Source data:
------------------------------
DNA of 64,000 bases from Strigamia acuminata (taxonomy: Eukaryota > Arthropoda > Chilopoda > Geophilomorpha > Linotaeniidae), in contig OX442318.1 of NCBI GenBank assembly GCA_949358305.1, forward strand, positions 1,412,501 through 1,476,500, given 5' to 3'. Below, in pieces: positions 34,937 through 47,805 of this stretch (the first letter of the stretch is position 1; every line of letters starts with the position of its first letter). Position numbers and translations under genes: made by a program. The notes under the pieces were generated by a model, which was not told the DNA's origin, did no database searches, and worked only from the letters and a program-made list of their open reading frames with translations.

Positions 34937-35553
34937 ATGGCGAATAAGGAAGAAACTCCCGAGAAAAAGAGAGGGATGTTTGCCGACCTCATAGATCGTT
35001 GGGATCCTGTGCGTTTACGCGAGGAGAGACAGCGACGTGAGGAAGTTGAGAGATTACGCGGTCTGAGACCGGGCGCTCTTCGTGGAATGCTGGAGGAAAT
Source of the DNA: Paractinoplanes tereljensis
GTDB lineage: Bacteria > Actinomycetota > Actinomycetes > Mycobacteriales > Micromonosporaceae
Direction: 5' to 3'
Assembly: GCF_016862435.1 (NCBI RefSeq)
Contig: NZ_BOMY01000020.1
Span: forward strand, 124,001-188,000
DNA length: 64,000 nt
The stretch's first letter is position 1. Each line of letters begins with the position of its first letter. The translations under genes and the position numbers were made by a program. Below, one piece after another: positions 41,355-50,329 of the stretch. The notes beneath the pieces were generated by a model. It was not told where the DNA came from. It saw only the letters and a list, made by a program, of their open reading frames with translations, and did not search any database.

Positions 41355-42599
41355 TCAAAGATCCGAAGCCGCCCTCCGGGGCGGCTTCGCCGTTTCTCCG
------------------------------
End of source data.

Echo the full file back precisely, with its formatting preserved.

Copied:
DNA of 64,000 bases from Strigamia acuminata (taxonomy: Eukaryota > Arthropoda > Chilopoda > Geophilomorpha > Linotaeniidae), in contig OX442318.1 of NCBI GenBank assembly GCA_949358305.1, forward strand, positions 1,412,501 through 1,476,500, given 5' to 3'. Below, in pieces: positions 34,937 through 47,805 of this stretch (the first letter of the stretch is position 1; every line of letters starts with the position of its first letter). Position numbers and translations under genes: made by a program. The notes under the pieces were generated by a model, which was not told the DNA's origin, did no database searches, and worked only from the letters and a program-made list of their open reading frames with translations.

Positions 34937-35553
34937 ATGGCGAATAAGGAAGAAACTCCCGAGAAAAAGAGAGGGATGTTTGCCGACCTCATAGATCGTT
35001 GGGATCCTGTGCGTTTACGCGAGGAGAGACAGCGACGTGAGGAAGTTGAGAGATTACGCGGTCTGAGACCGGGCGCTCTTCGTGGAATGCTGGAGGAAAT
Source of the DNA: Paractinoplanes tereljensis
GTDB lineage: Bacteria > Actinomycetota > Actinomycetes > Mycobacteriales > Micromonosporaceae
Direction: 5' to 3'
Assembly: GCF_016862435.1 (NCBI RefSeq)
Contig: NZ_BOMY01000020.1
Span: forward strand, 124,001-188,000
DNA length: 64,000 nt
The stretch's first letter is position 1. Each line of letters begins with the position of its first letter. The translations under genes and the position numbers were made by a program. Below, one piece after another: positions 41,355-50,329 of the stretch. The notes beneath the pieces were generated by a model. It was not told where the DNA came from. It saw only the letters and a list, made by a program, of their open reading frames with translations, and did not search any database.

Positions 41355-42599
41355 TCAAAGATCCGAAGCCGCCCTCCGGGGCGGCTTCGCCGTTTCTCCG